Alex snatched up his jacket from the counter and crossed the room. “Mrs. King, I’ll be in touch.” As he rolled down his sleeves, he turned to the sisters and nodded. “Girls.”
“But… but…” Mrs. King stammered, following on his heels as he found his way to the foyer. “When will you call?” He was sure she sounded desperate even to her own ears.
At the door, he turned to her as he shrugged on his jacket. Tall and proud, she seemed in complete control. However, looking closer, he noted how she rubbed her fingers together and how she couldn’t quite disguise the way her eyes clouded with anxiety.
“Tomorrow. First thing. I’ll meet you at your office at King’s.” With that, he left quickly.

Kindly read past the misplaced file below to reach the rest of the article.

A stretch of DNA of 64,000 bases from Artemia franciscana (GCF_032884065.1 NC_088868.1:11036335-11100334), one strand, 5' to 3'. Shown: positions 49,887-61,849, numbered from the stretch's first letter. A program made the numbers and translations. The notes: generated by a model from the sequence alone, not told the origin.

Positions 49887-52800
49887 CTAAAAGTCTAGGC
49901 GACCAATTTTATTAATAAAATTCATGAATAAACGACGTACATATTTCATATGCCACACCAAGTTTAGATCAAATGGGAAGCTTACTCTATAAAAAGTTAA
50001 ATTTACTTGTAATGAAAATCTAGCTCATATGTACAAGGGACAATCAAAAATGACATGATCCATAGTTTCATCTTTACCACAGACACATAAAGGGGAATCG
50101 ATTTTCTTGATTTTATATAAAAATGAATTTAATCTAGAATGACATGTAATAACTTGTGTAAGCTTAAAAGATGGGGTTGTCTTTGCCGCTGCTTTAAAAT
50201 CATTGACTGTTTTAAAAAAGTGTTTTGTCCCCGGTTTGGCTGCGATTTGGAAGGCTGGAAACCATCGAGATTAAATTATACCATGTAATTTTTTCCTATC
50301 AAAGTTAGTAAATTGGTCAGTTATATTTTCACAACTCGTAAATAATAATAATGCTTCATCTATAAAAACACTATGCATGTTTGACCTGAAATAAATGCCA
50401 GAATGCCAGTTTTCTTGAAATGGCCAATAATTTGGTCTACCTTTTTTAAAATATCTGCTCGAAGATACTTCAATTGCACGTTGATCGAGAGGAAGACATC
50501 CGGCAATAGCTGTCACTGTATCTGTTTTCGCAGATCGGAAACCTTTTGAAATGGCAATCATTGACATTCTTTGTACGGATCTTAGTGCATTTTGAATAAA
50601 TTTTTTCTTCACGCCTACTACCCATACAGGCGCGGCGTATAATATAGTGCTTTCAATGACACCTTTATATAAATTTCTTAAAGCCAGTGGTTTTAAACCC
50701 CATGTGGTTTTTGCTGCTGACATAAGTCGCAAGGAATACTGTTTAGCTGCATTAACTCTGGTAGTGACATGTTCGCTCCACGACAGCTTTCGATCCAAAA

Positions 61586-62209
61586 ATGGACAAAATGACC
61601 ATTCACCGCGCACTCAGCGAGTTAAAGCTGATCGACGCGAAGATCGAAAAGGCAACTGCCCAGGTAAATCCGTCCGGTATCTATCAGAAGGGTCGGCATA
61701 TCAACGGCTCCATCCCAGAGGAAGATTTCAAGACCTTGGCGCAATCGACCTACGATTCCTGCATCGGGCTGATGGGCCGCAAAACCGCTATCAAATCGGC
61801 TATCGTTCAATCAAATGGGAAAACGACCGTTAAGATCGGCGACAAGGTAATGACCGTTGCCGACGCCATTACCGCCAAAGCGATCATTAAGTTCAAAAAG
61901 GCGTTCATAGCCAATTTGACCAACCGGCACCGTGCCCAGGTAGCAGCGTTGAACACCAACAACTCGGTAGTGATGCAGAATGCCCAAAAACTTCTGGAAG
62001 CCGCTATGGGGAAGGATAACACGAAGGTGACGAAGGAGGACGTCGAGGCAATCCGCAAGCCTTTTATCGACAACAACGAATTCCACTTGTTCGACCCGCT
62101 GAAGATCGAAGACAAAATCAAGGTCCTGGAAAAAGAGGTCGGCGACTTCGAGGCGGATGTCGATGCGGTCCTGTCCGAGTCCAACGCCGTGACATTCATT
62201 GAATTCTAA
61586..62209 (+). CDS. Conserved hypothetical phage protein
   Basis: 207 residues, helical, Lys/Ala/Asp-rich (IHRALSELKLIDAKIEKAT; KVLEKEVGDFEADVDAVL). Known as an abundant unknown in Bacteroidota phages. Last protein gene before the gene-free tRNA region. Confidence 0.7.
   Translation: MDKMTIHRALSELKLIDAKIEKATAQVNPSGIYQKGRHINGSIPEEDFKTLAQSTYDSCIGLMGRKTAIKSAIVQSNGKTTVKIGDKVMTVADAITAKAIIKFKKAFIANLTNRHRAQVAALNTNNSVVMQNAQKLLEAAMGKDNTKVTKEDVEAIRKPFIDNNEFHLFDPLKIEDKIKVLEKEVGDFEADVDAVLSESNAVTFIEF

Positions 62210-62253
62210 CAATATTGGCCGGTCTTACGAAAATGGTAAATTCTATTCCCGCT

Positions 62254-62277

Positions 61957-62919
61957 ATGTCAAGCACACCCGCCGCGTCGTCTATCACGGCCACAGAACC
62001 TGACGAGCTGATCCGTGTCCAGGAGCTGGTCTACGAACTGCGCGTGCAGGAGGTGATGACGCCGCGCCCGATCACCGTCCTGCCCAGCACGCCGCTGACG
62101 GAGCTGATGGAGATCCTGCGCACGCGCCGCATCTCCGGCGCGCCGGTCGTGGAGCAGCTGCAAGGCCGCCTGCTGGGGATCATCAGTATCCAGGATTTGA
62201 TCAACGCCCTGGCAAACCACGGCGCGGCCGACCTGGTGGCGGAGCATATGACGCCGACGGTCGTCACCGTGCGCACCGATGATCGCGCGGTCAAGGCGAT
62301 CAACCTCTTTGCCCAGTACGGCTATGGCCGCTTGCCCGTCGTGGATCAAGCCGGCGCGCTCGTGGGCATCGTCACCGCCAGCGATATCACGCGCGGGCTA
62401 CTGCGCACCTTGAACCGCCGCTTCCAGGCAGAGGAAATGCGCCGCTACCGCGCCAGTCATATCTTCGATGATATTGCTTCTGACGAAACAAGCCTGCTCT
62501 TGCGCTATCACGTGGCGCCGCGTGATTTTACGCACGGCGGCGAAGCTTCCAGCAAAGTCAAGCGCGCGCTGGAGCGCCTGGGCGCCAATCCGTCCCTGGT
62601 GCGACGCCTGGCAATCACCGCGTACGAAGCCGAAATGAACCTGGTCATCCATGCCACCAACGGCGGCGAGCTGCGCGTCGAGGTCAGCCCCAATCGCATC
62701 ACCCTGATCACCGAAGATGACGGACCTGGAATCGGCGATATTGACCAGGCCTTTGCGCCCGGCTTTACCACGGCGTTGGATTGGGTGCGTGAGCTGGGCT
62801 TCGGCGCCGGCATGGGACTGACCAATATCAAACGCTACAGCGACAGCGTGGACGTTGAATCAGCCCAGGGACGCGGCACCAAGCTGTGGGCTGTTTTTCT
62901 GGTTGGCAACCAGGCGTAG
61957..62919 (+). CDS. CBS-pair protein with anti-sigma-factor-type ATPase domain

The cool air hit Alex the minute he stepped out of the house. At the bottom of the stairs, he halted, raising his face to the soft, misty rain. He smiled.
“Sir?” his driver asked from the curb as he held an umbrella in one hand and pulled the car door open with the other.
“Edward,” he said jubilantly, and then raced down the walkway to the car. “It’s a wonderful evening, isn’t it?”
The older man tipped his black cap. His smile lit up his wizened face. “Yes, sir, it appears it is.”
Once in the back seat, Alex grabbed for the car phone. As he waited several rings, Edward pulled the car out into the street.
“Hello,” came a sleepy male voice.
“Granddad, it’s Alex.”
“Alex! Is everything all right, son?”
Alex laughed out loud. “Granddad, I found her.”
He found her, but would she want him and a marriage of convenience?